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Nice view at end of road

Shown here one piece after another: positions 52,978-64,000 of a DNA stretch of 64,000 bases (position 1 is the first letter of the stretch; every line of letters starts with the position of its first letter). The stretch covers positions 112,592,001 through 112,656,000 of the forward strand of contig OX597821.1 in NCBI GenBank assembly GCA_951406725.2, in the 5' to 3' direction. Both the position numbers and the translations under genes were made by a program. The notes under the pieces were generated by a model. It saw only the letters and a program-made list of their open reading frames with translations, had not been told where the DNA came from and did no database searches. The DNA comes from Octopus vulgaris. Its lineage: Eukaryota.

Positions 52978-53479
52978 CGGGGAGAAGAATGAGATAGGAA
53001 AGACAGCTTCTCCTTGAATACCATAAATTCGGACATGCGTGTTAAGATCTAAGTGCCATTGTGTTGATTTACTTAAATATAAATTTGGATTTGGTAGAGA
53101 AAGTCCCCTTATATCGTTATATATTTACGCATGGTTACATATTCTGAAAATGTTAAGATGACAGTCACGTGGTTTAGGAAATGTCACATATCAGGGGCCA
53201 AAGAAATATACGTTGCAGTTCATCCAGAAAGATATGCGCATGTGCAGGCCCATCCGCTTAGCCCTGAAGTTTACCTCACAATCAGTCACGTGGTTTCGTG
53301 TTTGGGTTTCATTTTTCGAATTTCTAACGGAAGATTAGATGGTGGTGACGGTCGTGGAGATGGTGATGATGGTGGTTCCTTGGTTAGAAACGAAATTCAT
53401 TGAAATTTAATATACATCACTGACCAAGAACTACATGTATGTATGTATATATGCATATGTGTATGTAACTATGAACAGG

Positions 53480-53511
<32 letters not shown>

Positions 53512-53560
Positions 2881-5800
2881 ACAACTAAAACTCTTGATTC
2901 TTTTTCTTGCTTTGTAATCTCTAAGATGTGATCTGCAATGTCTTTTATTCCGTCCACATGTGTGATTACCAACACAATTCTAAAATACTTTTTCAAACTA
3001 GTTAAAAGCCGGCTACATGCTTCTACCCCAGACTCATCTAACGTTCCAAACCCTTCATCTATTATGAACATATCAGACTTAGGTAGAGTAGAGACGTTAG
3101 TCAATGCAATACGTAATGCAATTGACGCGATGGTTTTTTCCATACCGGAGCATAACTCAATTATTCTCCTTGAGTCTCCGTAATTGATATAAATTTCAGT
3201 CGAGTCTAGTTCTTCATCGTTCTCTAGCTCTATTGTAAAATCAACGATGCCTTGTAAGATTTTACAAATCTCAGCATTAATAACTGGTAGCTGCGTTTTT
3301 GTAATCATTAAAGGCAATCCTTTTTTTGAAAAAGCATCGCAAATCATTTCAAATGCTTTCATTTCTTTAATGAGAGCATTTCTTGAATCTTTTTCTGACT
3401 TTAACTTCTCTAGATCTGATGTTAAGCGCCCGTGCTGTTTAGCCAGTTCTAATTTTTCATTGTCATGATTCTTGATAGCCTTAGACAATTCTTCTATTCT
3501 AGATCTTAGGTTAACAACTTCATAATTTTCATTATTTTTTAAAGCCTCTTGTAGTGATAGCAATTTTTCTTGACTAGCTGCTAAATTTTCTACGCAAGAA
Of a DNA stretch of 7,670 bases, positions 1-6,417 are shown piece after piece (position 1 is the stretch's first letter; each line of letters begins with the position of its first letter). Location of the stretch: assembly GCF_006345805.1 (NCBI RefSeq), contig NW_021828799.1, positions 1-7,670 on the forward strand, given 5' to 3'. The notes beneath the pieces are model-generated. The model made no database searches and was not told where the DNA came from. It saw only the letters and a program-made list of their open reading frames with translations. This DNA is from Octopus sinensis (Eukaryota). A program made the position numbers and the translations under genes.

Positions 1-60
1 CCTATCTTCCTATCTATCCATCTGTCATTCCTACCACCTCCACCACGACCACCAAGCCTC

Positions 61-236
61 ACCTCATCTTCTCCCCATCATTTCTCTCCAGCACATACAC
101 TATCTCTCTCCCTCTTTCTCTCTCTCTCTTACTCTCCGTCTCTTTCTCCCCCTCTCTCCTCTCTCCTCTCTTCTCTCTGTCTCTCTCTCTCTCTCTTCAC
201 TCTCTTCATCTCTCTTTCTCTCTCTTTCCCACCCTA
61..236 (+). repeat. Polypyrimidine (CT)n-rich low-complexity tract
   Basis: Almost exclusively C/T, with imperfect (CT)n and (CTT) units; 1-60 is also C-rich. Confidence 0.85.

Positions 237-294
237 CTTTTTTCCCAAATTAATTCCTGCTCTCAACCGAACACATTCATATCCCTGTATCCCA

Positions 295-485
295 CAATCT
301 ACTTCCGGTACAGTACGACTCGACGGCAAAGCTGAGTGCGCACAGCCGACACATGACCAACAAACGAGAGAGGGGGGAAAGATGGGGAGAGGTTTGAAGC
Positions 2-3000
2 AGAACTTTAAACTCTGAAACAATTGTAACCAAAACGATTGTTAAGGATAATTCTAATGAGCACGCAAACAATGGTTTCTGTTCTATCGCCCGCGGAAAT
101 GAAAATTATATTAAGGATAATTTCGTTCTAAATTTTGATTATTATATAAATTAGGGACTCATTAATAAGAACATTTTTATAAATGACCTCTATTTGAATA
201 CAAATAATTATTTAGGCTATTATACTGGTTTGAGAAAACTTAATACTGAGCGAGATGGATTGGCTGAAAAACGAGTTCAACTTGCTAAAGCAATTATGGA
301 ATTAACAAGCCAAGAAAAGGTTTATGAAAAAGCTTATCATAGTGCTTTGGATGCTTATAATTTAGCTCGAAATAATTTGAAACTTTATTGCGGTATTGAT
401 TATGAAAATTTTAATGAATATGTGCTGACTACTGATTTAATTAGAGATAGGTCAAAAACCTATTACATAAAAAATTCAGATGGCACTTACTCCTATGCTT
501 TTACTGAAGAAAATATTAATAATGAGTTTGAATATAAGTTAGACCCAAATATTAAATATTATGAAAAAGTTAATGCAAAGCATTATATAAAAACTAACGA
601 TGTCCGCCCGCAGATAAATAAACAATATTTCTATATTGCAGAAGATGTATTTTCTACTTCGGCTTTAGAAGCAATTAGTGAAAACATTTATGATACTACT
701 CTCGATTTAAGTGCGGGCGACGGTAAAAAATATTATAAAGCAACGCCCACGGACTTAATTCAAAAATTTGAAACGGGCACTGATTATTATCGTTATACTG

"We strolled down to our neighborhood road end last evening to take in the view. Hope the neighbors didn't find us too obtrusive.Truth is, we just sat there on a bench for 10 minutes and watched the sun set over Rich Passage. The vista was brilliant, the sound of the lapping waves sublime, and the scattering of boot and paw prints on the sand below us suggested we weren't alone in thinking so.It's no secret that Bainbridge is woefully short on public shoreline access. The few spots that come to mind include Fay Bainbridge and Fort Ward state parks; Waterfront Park in Winslow, and the new Blakely Harbor Park at the south end; and the often-overlooked Port Madison Nature Preserve and Fairy Dell Trail. And now, as reported elsewhere in this issue, several score public road ends, marked with signs and sometimes improved with benches, trails and other minor amenities.We've liked this project ever since then-councilman Andy Maron codified it for the all-island city back in 1992, with the resolution that created the Road Ends Committee. Although it was sometimes contentious, with neighbors wary of descending hordes, most road ends draw a pretty passive set. Like us.With the visual enjoyment of Puget Sound largely the province of those blessed with waterfront holdings, the road end group has worked for the interests of the average citizen. Enjoy their work - of Bainbridge Island's 45 miles of shoreline, still only about two miles are open to the public, including parks.Thanks, Road End Committee. It's taken most a decade to get here, but we sure like the view.Goose stepsA month or so back, we reported on a complaint to the park board about the preponderance of waterfowl leavings at Battle Point Park. We can report that having reviewed the situation, the board is counting on you - yes, you - to get the drop on droppings.With the board stopping short of outlawing the feeding of waterfowl around the Battle Point pond, park district Director Dave Lewis says his staff will begin a public information campaign, with signs and literature, to make feeders aware of the consequences of doling out goodies to geese and ducks.Clearly, this is not the most pressing issue facing the island, but we're not sure it's been adequately resolved. In Lewis' survey of 15 other park districts in the Puget Sound area, 13 reported waterfowl management to be a problem. The Renton Parks and Recreation District is now spending $80,000 per year on goose control - contracting with a dog patrol service that chases the birds away - and owns a $10,000 turf vacuum to sweep park lawns free of leavings. Beaches in that area have been shut down by health officials because of high contamination.In 1995, the Olympia area had 800 Canada geese, with the current population now estimated at 2,600 (our own population seems to vary). Some jurisdictions are spraying goose eggs to keep them from hatching, and trying other lethal means of control. We're not ready to be that Draconian, but we can't help but feel the park board will be revisiting this issue again sometime soon. As the Canada goose gives up its migratory ways, the problem isn't likely to abate on its own. Asking park-goers to consider their actions is a do-nothing approach. We expect more complaints later on, when the rubber meets the road - or rather, when the shoe meets the poo."